On page 41, of L’Origine for example, Mathieu has cut out the fourth panel from the book, giving readers a literal glimpse into Julius’ future (or, once you turn the page over, his past). Beyond that though, he seamlessly integrates this window into the narrative, so the characters’ dialogue on page 39, say, works equally well on page 42 (“I know. You already told me that” is Julius’ response to the repeated “past” panel on 42).
I won’t give away the ending of the book, on the off chance that this may someday see an English translation or you may manage to track down a French copy, except to say that it provides an utterly fitting and at the same time frustrating conclusion that again underlines the labyrinthine structures and mind-games Mathieu is attempting here.
Le Processus, the third book in the series, takes Mathieu’s ideas about comics, time, space, bureaucracy, exestentialism and predetermination and expands upon it. Here, Julius awakens one morning, gets dressed and turns around to find … an exact duplicate of himself, still sitting in bed.
A game of cat and cat begins, as one Julius chases the other across the city and into a doctor’s office, where the first Julius has an appointment. It turns out, however, that he is five minutes early and thus is sent to the wrong room, where he is forced to undergo a bizarre experiment.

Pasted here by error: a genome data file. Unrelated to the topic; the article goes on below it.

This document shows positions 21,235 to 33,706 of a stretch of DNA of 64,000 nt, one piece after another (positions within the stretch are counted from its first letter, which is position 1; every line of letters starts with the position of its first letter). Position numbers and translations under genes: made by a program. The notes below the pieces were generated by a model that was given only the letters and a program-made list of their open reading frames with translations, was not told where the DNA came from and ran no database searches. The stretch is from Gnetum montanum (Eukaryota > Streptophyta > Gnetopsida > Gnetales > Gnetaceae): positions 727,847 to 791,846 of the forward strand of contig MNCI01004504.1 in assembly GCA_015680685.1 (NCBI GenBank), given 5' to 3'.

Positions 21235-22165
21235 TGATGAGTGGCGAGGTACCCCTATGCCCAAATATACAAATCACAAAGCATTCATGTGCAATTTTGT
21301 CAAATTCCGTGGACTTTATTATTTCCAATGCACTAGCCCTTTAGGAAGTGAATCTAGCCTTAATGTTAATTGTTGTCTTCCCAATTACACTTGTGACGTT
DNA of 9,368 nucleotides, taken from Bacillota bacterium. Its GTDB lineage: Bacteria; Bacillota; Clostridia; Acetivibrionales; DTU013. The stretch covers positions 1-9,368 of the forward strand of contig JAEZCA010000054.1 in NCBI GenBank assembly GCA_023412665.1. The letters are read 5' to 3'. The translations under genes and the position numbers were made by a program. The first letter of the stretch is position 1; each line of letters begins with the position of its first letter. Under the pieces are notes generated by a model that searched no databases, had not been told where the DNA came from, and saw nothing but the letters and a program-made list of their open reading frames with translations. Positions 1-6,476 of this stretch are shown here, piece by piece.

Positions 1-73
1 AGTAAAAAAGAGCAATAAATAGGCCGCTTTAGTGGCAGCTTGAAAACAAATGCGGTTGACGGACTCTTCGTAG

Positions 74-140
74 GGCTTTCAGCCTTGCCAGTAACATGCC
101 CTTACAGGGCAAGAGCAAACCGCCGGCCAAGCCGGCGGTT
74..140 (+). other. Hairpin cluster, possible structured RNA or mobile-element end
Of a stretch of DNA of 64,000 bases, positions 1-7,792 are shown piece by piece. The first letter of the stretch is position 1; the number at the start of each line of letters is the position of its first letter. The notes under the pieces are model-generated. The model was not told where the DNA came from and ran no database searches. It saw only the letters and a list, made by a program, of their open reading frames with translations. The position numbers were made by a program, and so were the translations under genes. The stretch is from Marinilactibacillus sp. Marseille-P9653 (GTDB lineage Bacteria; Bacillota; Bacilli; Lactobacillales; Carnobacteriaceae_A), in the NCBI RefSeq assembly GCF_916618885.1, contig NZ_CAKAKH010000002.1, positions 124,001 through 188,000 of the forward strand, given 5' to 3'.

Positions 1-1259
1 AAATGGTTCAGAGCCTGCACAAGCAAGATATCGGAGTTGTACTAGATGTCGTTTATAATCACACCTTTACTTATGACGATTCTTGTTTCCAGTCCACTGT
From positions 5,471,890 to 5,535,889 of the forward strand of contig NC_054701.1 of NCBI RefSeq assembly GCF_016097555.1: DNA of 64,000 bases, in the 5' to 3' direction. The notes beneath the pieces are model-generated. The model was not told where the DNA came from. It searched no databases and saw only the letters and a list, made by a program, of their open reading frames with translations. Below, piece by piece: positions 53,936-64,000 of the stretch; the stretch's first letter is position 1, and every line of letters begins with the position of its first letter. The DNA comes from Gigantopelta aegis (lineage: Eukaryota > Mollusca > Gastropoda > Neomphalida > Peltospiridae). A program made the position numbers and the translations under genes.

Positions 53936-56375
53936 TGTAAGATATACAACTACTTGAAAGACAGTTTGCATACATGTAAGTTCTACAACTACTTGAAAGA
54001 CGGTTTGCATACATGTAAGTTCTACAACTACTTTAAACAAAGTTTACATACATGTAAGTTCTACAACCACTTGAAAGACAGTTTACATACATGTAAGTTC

And it’s here that the book really takes off, as Julius finds himself once more in his apartment, but with the ceiling missing. Climbing up, he discovers it is part of a seemingly infinite series of boxy apartments, all arranged in a tight grid-like structure (and I’ll leave it to you to make the appropriate analogy here.
Eventually Julius comes upon “the vortex,” and here Mathieu reaches near-divine inspiration, creating a die-cut spiral that opens up as you turn the page, whereupon you discover a two-dimensional, paper Julius interacting with a photographic, three-dimensional world. Sounds cool, right? And I haven’t even mentioned how he later discovers the pages of Le Processus in his travels and literally trips into one of the pages (which we’ve already viewed, from a different perspective, before).
I fear I’ve made these books sound like dreary art-house, post-modern exercises, — and to an extent they are — but it would be a disservice to ignore Mathieu’s sharp if somewhat tart sense of humor. His books are filled with a healthy appreciation of the absurd that echoes authors like Ionesco and Kalfka (take “Kalfka” backwards, spell it in French and you have Acquefacques). In L’Origine, for example, Julius visits some friends who live in an elevator shaft and must take apart the floor and hug the walls several times a day whenever the elevator takes a trip up or down. Why live there? Because it’s one of the most spacious apartments in the city.
In the Acquefaques series, Mathieu engages in some delightfully bizarre world-building which he then proceeds to subvert and take apart as often as possible. The end result is one of the best metatextual comics we’re ever likely to see. I know of no other works that makes me contemplate the medium’s limits or delight in its unique abilities. Someone needs to translate these books. And fast.
For more information on Mathieu, I highly recommend tracking down issue #196over at Arthur magazine. I’d also recommend this site and this one. of The Comics Journal (the Dave McKean issue), which features Bart Beaty’s excellent essay on this series, of which I probably cribbed from far too much. You can also read a rather recent profile of the artist